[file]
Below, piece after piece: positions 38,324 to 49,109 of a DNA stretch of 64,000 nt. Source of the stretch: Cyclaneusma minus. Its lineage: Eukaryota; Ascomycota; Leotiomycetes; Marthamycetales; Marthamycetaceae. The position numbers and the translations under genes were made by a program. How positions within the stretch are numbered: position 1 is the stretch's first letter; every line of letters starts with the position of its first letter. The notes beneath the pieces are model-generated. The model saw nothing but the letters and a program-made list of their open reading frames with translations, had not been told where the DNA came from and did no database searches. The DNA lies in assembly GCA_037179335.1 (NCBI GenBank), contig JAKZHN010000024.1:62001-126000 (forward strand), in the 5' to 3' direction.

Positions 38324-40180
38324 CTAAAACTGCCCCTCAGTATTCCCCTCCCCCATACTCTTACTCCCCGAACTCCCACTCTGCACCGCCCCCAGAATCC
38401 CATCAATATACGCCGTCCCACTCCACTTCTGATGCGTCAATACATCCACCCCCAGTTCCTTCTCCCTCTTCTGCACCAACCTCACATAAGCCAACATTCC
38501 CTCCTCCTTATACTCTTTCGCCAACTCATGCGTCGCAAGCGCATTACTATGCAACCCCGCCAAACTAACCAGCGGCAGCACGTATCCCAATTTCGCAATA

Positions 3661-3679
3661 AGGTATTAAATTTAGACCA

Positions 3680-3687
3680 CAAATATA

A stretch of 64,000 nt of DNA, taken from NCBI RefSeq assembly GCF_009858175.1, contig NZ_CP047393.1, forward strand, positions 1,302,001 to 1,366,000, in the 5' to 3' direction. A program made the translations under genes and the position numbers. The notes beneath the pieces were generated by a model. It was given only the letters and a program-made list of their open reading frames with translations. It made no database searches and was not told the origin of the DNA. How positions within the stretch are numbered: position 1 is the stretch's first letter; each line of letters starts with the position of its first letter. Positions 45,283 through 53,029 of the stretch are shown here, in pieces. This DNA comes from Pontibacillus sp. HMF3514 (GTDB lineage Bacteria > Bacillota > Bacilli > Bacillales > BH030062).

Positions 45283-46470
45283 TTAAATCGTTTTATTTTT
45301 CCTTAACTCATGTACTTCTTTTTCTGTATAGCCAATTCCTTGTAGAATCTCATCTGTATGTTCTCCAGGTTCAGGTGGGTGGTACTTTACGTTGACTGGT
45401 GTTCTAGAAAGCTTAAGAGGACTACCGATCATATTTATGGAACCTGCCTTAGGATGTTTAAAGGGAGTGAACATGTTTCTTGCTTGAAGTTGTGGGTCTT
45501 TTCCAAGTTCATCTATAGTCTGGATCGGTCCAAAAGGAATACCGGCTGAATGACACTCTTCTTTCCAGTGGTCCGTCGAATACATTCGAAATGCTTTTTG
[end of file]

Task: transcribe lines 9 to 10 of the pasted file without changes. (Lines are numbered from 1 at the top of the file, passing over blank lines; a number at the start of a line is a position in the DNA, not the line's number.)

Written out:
3680 CAAATATA

A stretch of 64,000 nt of DNA, taken from NCBI RefSeq assembly GCF_009858175.1, contig NZ_CP047393.1, forward strand, positions 1,302,001 to 1,366,000, in the 5' to 3' direction. A program made the translations under genes and the position numbers. The notes beneath the pieces were generated by a model. It was given only the letters and a program-made list of their open reading frames with translations. It made no database searches and was not told the origin of the DNA. How positions within the stretch are numbered: position 1 is the stretch's first letter; each line of letters starts with the position of its first letter. Positions 45,283 through 53,029 of the stretch are shown here, in pieces. This DNA comes from Pontibacillus sp. HMF3514 (GTDB lineage Bacteria > Bacillota > Bacilli > Bacillales > BH030062).